The FTSE 100 edged higher on Monday as investors grew sanguine on the progress of US-China trade relations.
London’s blue-chip index closed up 5.14 points, or 0.07%, at 7,183.74, while Germany’s DAX rose 0.53% and France’s CAC grew 0.34%.
David Madden, market analyst at CMC Markets, said: “The US was scheduled to increase its existing tariffs on Chinese imports next month, but that has been delayed, and that announcement has lifted investor sentiment.”
The FTSE 100-listed commodity stocks such as BP, Royal Dutch Shell and BHP Billiton fell as the price of oil slumped after Donald Trump complained that prices were too high.
Oil prices getting too high. OPEC, please relax and take it easy. World cannot take a price hike – fragile!
— Donald J. Trump (@realDonaldTrump) February 25, 2019
Mr Madden said: “The US president claimed the global economy can’t withstand another hike in the oil market. The energy recently hit a three-month high, so dealers used the opportunity to take some money off the table”.
Brent crude, the international benchmark, traded down 3.16% at 64.86 US dollars (£49.65).
Meanwhile, the pound was flat against both the greenback at 1.306 and the euro at 1.151 at the London market close.
In corporate news, an investment company confirmed it is in the early stages of tabling a £20 million bid for Laura Ashley, despite the current owner’s insistence that it has no plans to sell the brand.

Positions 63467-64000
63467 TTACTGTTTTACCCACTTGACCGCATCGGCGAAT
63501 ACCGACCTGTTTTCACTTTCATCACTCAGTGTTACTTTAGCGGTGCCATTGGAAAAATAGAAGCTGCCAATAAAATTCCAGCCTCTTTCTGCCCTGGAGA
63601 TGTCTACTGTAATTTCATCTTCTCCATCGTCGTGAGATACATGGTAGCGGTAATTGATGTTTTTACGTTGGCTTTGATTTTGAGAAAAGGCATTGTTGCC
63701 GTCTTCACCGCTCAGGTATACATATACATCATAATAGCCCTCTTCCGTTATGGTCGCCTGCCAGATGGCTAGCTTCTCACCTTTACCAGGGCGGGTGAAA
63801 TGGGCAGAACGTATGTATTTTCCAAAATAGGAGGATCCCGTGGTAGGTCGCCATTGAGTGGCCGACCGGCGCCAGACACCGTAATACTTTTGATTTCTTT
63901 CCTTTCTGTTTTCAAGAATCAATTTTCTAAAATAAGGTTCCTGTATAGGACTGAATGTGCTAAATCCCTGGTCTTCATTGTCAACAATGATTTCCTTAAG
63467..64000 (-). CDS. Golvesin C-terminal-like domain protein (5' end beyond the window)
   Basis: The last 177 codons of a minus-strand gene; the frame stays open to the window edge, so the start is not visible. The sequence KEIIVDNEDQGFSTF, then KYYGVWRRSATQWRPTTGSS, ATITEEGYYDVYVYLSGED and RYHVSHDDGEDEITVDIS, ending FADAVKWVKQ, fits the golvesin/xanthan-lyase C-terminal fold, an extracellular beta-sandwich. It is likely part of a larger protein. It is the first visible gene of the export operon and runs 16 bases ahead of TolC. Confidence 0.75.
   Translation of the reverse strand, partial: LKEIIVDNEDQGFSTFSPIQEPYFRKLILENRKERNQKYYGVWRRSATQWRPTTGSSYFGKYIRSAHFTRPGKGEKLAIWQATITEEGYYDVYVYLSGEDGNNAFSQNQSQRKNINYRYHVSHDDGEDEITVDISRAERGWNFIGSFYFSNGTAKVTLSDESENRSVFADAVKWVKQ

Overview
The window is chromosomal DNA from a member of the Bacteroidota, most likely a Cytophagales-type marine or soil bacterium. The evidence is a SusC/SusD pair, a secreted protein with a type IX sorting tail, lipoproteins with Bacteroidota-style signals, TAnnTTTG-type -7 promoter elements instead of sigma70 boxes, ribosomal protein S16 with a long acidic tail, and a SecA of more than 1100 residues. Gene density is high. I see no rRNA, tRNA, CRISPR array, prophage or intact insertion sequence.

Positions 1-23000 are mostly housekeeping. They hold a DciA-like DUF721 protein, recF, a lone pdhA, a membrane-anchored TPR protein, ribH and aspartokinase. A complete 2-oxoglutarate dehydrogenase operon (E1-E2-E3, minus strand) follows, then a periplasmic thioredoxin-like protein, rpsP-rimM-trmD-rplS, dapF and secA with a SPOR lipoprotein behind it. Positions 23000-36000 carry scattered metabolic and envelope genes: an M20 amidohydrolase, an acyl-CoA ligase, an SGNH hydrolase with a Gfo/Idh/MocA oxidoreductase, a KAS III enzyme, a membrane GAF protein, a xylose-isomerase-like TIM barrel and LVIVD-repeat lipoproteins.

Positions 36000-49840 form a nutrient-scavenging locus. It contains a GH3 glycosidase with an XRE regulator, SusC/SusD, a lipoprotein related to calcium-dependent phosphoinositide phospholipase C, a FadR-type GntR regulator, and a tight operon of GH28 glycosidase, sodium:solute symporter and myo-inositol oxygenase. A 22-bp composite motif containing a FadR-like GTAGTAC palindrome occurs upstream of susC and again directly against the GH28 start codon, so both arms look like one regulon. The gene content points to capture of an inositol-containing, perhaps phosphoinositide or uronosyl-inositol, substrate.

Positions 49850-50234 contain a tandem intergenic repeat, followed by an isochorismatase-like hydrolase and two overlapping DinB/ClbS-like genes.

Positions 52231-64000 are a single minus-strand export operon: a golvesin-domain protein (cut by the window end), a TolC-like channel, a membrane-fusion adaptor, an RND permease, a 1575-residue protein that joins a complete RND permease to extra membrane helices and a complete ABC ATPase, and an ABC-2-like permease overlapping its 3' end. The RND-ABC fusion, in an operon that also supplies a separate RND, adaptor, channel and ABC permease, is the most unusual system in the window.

Flacks Group, a Manchester-based private investor, issued a statement on Monday afternoon stating that it is in “very preliminary stages of evaluating a possible transaction”, valuing the retailer at 2.75p per share.
Shares in Laura Ashley dropped 1.2% to 3.2p following the update, as the proposed value of the sale appeared to fall short of investor expectations.
Laura Ashley shares closed up 0.23p to 3.47p.
Primark owner Associated British Foods (ABF) reiterated profit expectations for the full year, despite an anticipated dip in sugar revenue.
The group expects growth across all its businesses except sugar during the first half of the year.
ABF shares fell 40p to 2,273p.
Doorstep lender Provident rebuffed a £1.3 billion takeover approach from rival Non-Standard Finance, describing it as “highly opportunistic” and “irresponsible”.
Last week sub-prime lender NSF tabled an all-share takeover bid for troubled Provident at 511p per share.
Provident shares rose 20.6p to 610p.
Daily Mirror publisher Reach swung to a full-year loss after being stung by hefty pension and impairment charges.
The company posted a statutory pre-tax loss of £119.9 million in 2018, which compares with a profit of £81.9 million the previous year.
Reach shares rose 2.95p to 60.5p.
Hiscox beat forecasts to triple profits last year despite a string of natural disasters, as the insurance giant insisted it is ready for Brexit.
Profit before tax was 137.4 million US dollars (£105 million), coming in around 7% higher than company-compiled consensus.
Hiscox shares grew 47p to 1,641p.
The biggest risers on the FTSE 100 were Prudential up 48p to 1,583p, GVC Holdings up 19p to 647p, DS Smith up 8.1p to 341.5p, and Kingfisher up 5.4p to 239p.
The biggest fallers on the FTSE 100 were Pearson down 48.8p to 854.2p, Persimmon down 116p to 2,352p, Bunzl down 93p to 2,446p, and Royal Mail down 9p to 277.7p.